The essential prerequisites of this learning activity include basic computer and internet use, generalized map skills and a basic understanding of the economic factors that affect unemployment. The supportive prerequisites that should be investigated include a positive attitude towards technology, computers, the internet, basic map reading skills and a "want" to further their education once they graduate high school. While these prerequisites should be attained by students before the lesson begins, some can be achieved during the instructional process as well.

The group of students that undertake this project will be of high school age (near graduation) and include both male and female students. This age range will tend to have prior experience with the types of technologies required in this lesson. To ensure this each student will have gone through a basic keyboarding class and have spent time in the computer lab prior to this lesson. Student will also have had at one basic economics course and basic map skills learned from previous courses in their educational career. In additional, most children at this age have a positive attitude toward technology, especially computers. This attitude will be beneficial to the class’ moral and motivational levels.

Required technologies
All the while the physical factors in the instructional environment are in place. The lab not only has one computer for each student, it also offers broadband internet access and has the latest version of Google Earth installed. Some of the constraints that we will be up against include the lack of the pull down U.S. map that is used in most of the classrooms. Even so, the computers will more than make up for this loss.

Teacher's Experience
My background includes nine years as a network administrator. I also have extensive experience using the Google Earth platform in an effective manner. This includes using this internet based program in an educational environment.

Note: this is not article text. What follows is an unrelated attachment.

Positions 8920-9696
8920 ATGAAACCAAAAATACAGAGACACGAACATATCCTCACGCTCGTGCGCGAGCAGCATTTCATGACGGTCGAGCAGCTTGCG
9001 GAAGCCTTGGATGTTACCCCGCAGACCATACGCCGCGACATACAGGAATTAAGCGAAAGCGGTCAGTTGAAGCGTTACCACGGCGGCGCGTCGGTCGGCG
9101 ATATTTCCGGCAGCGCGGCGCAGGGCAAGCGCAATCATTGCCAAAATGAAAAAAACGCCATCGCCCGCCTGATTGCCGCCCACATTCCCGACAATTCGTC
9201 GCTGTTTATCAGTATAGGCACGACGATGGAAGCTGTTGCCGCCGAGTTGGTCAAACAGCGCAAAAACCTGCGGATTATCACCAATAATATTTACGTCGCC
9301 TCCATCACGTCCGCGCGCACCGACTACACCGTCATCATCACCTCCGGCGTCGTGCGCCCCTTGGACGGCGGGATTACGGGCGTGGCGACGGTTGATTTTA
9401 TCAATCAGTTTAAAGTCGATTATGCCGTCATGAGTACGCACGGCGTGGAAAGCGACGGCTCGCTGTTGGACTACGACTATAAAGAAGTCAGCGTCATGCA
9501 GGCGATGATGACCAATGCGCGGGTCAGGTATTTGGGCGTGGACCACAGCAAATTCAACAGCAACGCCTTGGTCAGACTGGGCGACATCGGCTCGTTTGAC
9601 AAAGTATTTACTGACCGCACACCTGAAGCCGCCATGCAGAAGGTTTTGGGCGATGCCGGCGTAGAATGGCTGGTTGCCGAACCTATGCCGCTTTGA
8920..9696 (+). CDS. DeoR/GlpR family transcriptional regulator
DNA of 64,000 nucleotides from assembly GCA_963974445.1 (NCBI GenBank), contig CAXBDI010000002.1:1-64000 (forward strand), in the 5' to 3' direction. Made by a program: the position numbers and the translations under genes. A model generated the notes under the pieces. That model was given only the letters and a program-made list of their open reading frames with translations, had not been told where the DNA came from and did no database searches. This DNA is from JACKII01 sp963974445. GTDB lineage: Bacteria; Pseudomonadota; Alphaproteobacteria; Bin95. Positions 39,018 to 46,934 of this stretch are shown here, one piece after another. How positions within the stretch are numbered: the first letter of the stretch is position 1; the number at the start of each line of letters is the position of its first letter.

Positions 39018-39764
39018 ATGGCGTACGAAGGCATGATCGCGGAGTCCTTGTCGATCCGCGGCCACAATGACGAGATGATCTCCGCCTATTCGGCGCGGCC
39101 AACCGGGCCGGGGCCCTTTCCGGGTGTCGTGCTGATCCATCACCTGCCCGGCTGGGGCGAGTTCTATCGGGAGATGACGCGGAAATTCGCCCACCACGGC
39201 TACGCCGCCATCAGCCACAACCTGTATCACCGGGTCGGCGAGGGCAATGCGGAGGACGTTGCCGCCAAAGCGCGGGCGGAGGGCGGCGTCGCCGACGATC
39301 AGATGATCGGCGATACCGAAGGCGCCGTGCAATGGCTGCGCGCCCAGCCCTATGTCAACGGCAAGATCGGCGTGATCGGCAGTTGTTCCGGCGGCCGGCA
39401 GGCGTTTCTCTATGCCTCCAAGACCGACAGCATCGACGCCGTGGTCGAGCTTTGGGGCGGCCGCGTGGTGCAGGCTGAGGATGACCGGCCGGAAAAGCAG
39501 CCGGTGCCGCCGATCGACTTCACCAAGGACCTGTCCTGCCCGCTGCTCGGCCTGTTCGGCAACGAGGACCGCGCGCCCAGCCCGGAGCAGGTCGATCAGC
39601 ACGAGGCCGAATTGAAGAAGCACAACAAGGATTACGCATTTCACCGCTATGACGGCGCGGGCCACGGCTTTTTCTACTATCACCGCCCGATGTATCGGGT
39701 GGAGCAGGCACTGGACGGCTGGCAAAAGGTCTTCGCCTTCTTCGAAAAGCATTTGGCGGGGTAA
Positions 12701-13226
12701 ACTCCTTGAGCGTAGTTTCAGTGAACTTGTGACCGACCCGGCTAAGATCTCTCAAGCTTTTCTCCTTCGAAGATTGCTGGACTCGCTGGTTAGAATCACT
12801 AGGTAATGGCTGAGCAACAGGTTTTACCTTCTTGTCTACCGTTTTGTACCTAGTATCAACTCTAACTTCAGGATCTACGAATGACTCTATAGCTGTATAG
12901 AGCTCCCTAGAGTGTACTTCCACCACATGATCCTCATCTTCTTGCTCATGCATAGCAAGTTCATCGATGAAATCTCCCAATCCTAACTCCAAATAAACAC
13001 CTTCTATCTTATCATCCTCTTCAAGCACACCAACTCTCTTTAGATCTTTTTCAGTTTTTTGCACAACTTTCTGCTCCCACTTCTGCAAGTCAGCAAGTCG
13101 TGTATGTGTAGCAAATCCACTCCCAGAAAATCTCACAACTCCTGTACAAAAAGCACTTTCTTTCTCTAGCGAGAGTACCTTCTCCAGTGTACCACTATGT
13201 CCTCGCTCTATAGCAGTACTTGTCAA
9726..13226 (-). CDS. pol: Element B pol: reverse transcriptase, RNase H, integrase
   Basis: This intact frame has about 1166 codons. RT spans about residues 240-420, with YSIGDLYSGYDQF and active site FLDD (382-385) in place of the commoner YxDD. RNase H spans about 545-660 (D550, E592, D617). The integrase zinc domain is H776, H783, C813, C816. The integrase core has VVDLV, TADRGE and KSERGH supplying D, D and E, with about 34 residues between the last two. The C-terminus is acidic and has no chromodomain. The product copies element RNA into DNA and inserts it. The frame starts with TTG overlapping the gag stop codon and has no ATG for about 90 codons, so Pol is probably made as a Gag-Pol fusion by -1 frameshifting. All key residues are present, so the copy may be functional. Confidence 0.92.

Part C: Summarization & Goals

Just 25 years ago not a single state had geography or social studies mandated education standards. In a great leap forward, a 2003 survey showed that there are only two states left that do not have such state standards (Daley, p. 3). Even so, we must find new and more creative ways of teaching geography to students in order to keep this movement pushing forward. It is also important for students to learn relevant information, such as economic factors, about the states as well. This information will become very useful once the student graduates and become a part of the work force.While the “No Child Left Behind” Act of 2001 stated that all “core subjects must be taught by teachers who are highly qualified”, we must give educators the tools they need to perform their jobs, especially if we expect them to meet state standards (Daley, p. 5) Technology is one such tool that can improve student learning while increasing motivational levels. Siegle stated that tools, such as Google Earth, allowed geography lessons to take on a new life “providing students with a window to the planet via their computer screens” (Siegle, p. 1).